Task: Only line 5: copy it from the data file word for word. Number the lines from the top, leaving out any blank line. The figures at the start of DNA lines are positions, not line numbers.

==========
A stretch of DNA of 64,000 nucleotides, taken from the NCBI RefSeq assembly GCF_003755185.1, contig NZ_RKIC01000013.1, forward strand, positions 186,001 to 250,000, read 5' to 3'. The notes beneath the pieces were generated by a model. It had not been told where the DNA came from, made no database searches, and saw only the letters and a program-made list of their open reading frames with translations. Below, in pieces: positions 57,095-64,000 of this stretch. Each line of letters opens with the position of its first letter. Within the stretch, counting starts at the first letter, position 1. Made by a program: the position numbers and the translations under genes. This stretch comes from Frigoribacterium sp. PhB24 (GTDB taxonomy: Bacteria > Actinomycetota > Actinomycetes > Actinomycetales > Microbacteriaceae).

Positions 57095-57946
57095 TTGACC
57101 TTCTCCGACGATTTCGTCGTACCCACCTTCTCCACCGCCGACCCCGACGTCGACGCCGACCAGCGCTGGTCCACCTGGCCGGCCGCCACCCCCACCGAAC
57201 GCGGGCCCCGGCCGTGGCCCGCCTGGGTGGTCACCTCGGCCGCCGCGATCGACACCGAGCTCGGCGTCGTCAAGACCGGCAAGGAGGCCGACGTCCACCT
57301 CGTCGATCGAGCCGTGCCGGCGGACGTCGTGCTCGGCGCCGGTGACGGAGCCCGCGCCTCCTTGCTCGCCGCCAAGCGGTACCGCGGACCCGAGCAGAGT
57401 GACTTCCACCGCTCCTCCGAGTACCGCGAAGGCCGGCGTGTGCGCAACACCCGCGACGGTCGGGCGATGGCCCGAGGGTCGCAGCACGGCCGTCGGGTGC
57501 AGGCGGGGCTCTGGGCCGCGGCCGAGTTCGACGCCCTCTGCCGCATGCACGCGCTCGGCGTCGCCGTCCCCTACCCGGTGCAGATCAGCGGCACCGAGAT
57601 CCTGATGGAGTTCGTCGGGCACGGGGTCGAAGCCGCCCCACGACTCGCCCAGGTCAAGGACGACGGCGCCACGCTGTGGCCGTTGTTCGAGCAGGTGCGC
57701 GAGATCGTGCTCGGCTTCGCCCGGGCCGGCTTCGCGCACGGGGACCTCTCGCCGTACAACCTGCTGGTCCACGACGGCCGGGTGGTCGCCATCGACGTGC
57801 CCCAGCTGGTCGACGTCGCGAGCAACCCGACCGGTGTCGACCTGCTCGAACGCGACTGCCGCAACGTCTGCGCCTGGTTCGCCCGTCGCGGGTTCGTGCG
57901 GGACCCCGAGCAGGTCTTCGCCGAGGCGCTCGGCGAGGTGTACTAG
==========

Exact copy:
57201 GCGGGCCCCGGCCGTGGCCCGCCTGGGTGGTCACCTCGGCCGCCGCGATCGACACCGAGCTCGGCGTCGTCAAGACCGGCAAGGAGGCCGACGTCCACCT